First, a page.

1. This was a Rule calling on the other side to show cause why the order of the first Subordinate Judge, Alipore, dated 24th April 1911, setting aside the decree should not beset aside on the ground that the decree so expressed to be set aside was not passed ex parte and so there was no jurisdiction to make the order.
2. Now it is perfectly clear that the order of the 24th April 1911 and the Rule both refer to the preliminary decree in this case and that on the authorities cannot be held to have been passed ex parte; for the evidence of the defendant was taken on commission and that evidence was evidently considered by the Court in its judgment where it says that it is proved and admitted that the plaintiff now represents the estate of the deceased Sib Nandan Lal, and on the authority of Kadar Khan v. Juggeswar Prasad Singh 35 C. 1023 where the case of the defendant has been partially entered into and the Counsel for the defendant applied for adjournment which was refused and thereupon withdrew from the case, and the Court in his absence passed its judgment on the merits of the case, such decree cannot be held to be ex parte. No doubt, if the decree was obtained by fraud which the defendants maintain, they have their remedy by way of review or by a suit properly framed for the purpose. But the learned Judge goes further in his order of the 24th April. He holds that, apart from the fraud which appears to have been practised upon the defendants in respect of the preliminary decree, their agent continues to deceive them after the passing of the preliminary decree, and he says, it appears from the evidence that even after the preliminary decree Jugger Nath went on representing to the lady defendant that the case was going on well and that she had no cause for anxiety. Under those circumstances, the lady, who was at Gazipur, of course, did not return and was certainly unavoidably absent at the final hearing so that the final decree which settled the amount due was certainly passed ex parte and the defendant has succeeded in showing that she was unavoidably absent and unrepresented at that final hearing.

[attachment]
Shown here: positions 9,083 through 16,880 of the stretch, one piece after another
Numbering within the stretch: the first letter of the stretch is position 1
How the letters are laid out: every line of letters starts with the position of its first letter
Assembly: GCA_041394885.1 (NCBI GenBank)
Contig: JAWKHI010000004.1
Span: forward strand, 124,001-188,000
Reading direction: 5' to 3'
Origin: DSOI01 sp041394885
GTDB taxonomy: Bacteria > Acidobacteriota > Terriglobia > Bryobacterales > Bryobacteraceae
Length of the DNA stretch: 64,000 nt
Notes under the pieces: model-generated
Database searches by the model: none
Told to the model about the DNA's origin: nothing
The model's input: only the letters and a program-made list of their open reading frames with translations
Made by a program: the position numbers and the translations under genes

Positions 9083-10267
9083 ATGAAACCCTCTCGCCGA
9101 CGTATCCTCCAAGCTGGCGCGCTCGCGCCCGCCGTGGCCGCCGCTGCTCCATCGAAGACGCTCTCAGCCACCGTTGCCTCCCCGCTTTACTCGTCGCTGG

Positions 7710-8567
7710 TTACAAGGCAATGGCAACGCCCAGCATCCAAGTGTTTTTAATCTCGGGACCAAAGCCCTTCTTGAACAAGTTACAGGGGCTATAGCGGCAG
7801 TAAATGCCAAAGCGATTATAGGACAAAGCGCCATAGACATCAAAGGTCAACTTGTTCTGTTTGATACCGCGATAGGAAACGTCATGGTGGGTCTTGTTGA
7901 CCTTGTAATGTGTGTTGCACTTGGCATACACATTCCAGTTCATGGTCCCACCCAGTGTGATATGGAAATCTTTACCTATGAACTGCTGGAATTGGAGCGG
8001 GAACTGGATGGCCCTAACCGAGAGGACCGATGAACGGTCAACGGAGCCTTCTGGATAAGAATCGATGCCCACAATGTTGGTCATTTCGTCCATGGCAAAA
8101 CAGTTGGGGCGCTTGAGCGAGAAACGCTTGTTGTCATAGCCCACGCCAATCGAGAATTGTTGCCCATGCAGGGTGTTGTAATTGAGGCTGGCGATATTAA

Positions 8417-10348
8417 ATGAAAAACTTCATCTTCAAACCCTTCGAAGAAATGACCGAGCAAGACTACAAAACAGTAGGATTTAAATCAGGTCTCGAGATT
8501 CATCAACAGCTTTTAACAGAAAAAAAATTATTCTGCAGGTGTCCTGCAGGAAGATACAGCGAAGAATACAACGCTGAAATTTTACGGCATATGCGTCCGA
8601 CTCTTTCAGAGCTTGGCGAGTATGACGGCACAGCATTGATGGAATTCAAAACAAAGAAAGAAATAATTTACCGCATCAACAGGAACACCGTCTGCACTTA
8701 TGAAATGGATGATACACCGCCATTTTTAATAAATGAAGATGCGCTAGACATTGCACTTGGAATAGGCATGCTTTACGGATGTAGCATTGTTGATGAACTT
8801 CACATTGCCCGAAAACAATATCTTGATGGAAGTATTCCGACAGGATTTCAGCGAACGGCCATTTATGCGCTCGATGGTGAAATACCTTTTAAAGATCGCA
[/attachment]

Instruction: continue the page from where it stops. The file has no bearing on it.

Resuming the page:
2. We must, therefore, make the Rule absolute as regards the preliminary decree holding,, on the authority of Janokey Dass v. Brindabun Doss 3 M.I.A. 175 and of Rahimbhoy v. Turner 18 I.A. 6 : 15 B. 155 that a decree for accounts is not a mere direction to inquire and report. It proceeds, and must always proceed, upon the assumption that the party calling for it is entitled to the sum found due, It is a decree affirming his rights, only leaving it to be inquired into how much is due to him from the party accounting; and such a decree directing the defendant to account is a final decree and one which is appealable to the Privy Council. But, while we hold that the order directing the defendant to furnish account is final and that the plaintiff has a right to obtain those accounts, we can see no reason for differing from the learned Judge that the defendant ought to have an opportunity of being heard on the question of how much is due, and we, therefore, discharge the Rule as regards the so-called final decree which ought more properly to be called a supplementary decree, and direct that the parties be given a further opportunity to show what is the amount due on the account which has been ordered. There can be no hardship to the plaintiff who alleges that he has obtained much less than he was entitled to and takes credit to himself for having remitted a large amount on the account.
3. As each party has partially succeeded, each party will bear his own costs.